Windows Vista has been a very efficient as well as power hungry OS for me. On my Acer Aspire 5710 notebook, it shows more battery time than Windows XP, which is probably because my notebook is Vista Capable. But when doing normal tasks such as word processing, emailing or instant messaging, the battery drains really fast.
Vista took a good step towards power saving by providing very customizable options to the end user to control different power schemes. In Windows XP, the control over your hardware’s power options wasn’t as refined as in Vista. But, Vista runs a lot of services, along with the added overhead of Aero, it turns out to be not-so-battery-friendly after all for most people, which is why they prefer to stay with XP.
In Windows 7, Microsoft has already reduced the memory footprint and processor usage of the operating system significantly. For me, it runs way faster than XP on my notebook and PC. This is due to the work done on the system timers, on demand service usage, low memory consumption by the desktop windows manager and many various other reasons which can be read in great detail at the Engineering Windows 7 blog. What does all this mean for the end user though? It provides us with more options to tweak the OS for more performance per power usage.
For some reason unknown to me, the Power Options panel and jump list in the system tray only show 2 power plans. And so far, I don’t think this can be changed. One of the 2 power plans is always Balanced, while the other depends on the one you used most recently, typically Power Saver or High Performance.
New Display Brightness Settings
There is also a Display Brightness control slider built right into the operating system now, which is a nice addition.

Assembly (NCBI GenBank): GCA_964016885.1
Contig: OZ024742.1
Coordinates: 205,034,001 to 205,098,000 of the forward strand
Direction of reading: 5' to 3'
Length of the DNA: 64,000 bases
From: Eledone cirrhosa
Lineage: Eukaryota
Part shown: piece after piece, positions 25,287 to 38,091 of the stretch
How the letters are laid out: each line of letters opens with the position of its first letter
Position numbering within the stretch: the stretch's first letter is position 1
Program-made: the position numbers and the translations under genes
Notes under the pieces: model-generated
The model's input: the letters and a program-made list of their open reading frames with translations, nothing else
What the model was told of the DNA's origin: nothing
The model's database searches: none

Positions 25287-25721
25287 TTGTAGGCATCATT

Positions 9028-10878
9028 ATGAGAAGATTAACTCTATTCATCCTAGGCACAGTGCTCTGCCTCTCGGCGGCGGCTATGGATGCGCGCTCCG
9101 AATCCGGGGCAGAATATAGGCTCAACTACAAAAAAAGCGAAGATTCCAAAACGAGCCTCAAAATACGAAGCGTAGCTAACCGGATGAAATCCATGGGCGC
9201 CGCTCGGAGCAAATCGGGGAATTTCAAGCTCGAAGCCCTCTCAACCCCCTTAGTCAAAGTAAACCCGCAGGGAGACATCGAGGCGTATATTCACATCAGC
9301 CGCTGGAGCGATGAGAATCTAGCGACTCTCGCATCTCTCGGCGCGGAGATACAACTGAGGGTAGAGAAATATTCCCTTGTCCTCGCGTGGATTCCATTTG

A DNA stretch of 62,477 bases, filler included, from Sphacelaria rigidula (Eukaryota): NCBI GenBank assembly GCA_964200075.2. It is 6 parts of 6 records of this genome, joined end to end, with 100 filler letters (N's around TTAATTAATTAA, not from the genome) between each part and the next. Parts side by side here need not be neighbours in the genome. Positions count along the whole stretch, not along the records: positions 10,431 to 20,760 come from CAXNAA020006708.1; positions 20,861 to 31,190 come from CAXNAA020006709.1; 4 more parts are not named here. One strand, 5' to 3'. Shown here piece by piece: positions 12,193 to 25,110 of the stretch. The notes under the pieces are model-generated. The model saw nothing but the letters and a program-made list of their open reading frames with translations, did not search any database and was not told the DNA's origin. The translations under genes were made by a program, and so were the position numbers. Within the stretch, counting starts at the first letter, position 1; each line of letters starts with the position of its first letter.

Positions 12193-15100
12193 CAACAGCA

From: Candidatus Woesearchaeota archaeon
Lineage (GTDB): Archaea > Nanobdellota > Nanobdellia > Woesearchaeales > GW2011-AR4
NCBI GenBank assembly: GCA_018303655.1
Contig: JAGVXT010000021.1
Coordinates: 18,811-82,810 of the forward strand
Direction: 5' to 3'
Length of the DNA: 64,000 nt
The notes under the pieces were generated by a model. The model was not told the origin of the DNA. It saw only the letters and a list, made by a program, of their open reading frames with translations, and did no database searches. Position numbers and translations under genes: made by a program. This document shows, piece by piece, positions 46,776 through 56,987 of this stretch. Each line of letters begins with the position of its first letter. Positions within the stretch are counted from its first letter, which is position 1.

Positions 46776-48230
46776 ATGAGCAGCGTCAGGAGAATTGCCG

Another new feature, that I personally like is the Dim the Display option. This option is like the screen brightness dimming option present in almost every cell phone nowadays. Obviously, this helps in saving power while in battery mode, but also saves power when you’re not using your computer. This is done automatically, and the brightness goes back to your desired level as soon as you move the mouse or use the keyboard. Personally, I set the display dimmer at 1 minute.
Video Playback Settings
This is undeniably one of the best new features in Windows 7 power optimizations. With the video playback option, you can set the video quality to either degrade to provide more battery time, or you can view your videos at full quality at the cost of faster draining of your battery. Trust me, this option does let you get more movie and video minutes out of your notebook than you ever could before.
When viewing videos, your CPU, GPU and HDD do a lot of work. The video option optimizes your computer’s video playback pipeline to provide you either optimized video quality or more battery time. Video quality doesn’t take that much of a hit on when set to power savings, but it is somewhat noticeable depending on the video you view.
AHCI Link Power Management
AHCI or the Advanced Host Controller Interface is a hardware feature only available with Serial ATA (SATA) storage devices. AHCI Link Power Management lets the SATA AHCI controller put the SATA link to the disk into a low power mode when no IO is requested. It automatically reverts to full power when IO is requested. The different options in the drop down menu change the resume time for the AHCI Link to get to full power.
This can save some power and is dependant on whether your hardware supports it or not. Chances are, if you bought your computer in the last couple of years, it should be SATA enabled. Check if your notebook or PC have a SATA controller and a SATA HDD.
System Cooling Policy
System Cooling Policy lets you change the cooling mode of your system. There are 2 options available here. Active increases the fan speed before slowing the processor to maintain cooling, while Passive slows down the processor before cooling the fan speed. Passive saves a lot more power as it reduces the clock on your processor, hence giving your more battery time.
Apart from these major additions to power plans, the desktop background slideshow can also be set to pause in a power plan. One thing I noticed was that the search indexer option in power settings is missing. Although it hasn’t had any negative effect on power savings for me. Microsoft has really worked hard on power and performance for Windows 7 so far, and if these pre-beta builds are a sign, we will have an awesome OS when it’ll hit RTM. I personally can’t wait for that.